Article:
A few weeks ago, Robin Hanson posed a lunchtime challenge: What is the difference between Left and Right? The point of the question, of course, is not to explain how every self-styled leftist differs from every self-styled rightist. The point is to identify unifying themes that generalize broadly across time and space.
There are many prominent candidates, like:
1. Leftists care more about equality, rightists care more about efficiency.
2. Leftists care more about the poor, rightists care more about the rich.
3. Leftists are more secular, rightists are more religious.
To my mind, though, all these theories overintellectualize Left and Right. Neither ideology is a deduction from first principles. Not even close. What binds Leftists with fellow Leftists, Rightists with fellow Rightists, is not logic, but psycho-logic. Feelings, not theories.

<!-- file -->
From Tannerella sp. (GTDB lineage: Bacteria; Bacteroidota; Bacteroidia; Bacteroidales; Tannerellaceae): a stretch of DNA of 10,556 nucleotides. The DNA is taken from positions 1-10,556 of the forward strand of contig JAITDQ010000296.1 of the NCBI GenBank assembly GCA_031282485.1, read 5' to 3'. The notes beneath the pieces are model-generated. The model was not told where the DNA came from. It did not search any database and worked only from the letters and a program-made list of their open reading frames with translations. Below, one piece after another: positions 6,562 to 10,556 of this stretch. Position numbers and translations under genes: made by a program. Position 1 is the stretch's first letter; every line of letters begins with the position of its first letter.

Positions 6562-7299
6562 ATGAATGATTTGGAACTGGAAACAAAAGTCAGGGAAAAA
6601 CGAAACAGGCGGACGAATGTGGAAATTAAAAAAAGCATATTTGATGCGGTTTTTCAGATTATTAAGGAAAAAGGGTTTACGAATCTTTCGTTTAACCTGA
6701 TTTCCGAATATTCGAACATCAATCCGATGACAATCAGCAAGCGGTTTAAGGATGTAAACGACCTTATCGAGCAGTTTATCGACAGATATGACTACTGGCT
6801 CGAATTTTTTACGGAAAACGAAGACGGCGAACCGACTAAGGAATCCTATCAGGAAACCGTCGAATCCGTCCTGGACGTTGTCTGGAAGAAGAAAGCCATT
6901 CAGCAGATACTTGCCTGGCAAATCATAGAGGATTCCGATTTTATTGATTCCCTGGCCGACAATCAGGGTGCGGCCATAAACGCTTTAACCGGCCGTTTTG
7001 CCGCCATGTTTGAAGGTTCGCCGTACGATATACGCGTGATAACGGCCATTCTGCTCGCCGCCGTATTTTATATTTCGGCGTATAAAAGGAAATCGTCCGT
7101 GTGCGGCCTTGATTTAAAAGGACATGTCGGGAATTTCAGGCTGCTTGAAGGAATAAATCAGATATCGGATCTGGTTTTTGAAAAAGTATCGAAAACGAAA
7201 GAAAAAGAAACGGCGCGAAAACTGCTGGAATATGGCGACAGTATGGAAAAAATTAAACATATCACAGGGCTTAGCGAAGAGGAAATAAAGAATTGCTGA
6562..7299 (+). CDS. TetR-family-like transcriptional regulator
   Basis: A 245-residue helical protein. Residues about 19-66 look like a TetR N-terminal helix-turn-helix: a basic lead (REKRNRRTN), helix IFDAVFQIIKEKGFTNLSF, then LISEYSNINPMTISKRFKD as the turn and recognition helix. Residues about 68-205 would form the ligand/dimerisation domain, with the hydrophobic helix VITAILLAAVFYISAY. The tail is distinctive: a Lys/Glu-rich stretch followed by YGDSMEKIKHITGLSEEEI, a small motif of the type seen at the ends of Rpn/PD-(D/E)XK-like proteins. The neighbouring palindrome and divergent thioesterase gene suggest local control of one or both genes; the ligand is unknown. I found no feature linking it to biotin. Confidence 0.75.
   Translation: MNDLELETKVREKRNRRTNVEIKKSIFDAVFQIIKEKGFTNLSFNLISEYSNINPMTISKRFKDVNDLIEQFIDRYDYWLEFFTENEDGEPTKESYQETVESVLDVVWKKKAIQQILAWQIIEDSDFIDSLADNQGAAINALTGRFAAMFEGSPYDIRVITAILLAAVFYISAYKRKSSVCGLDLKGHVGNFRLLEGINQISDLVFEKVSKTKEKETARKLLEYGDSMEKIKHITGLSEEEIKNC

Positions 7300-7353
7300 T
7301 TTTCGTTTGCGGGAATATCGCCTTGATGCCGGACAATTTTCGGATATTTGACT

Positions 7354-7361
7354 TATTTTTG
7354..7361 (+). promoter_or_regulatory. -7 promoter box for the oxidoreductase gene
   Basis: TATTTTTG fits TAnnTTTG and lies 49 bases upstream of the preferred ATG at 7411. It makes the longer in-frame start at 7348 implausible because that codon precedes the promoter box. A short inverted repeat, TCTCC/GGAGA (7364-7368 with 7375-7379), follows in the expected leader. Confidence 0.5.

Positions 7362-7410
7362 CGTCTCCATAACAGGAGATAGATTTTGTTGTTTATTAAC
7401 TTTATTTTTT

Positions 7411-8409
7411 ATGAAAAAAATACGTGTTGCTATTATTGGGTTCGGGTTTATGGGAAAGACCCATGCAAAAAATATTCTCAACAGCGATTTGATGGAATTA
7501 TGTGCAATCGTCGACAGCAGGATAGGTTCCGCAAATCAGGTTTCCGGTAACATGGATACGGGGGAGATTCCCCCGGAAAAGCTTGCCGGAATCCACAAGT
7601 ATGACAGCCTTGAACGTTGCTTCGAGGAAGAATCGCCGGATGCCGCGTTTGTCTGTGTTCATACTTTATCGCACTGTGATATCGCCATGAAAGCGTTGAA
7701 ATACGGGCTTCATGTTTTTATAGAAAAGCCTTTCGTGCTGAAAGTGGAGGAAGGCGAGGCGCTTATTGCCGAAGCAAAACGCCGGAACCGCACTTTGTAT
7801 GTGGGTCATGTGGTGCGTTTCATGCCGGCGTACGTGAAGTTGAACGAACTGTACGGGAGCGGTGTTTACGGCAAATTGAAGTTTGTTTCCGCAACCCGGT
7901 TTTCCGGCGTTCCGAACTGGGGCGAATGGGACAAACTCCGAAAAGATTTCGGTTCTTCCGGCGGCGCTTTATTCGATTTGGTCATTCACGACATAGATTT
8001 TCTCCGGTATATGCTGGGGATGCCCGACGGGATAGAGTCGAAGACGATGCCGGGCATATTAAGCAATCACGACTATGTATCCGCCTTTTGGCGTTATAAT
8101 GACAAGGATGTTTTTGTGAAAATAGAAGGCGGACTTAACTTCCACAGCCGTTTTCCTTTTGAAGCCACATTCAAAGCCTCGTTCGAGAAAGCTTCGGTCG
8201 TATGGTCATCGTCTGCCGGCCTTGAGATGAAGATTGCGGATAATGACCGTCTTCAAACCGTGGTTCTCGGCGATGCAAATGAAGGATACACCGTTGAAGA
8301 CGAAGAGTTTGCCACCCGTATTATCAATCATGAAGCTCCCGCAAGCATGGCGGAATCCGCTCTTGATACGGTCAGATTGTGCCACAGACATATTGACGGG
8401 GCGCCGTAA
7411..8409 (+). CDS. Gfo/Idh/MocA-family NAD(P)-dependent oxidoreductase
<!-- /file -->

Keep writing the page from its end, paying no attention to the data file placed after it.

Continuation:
What’s my alternative? This:
1. Leftists are anti-market. On an emotional level, they’re critical of market outcomes. No matter how good market outcomes are, they can’t bear to say, “Markets have done a great job, who could ask for more?”
2. Rightists are anti-leftist. On an emotional level, they’re critical of leftists. No matter how much they agree with leftists on an issue, they can’t bear to say, “The left is totally right, it would be churlish to criticize them.”
Categories: Left and Right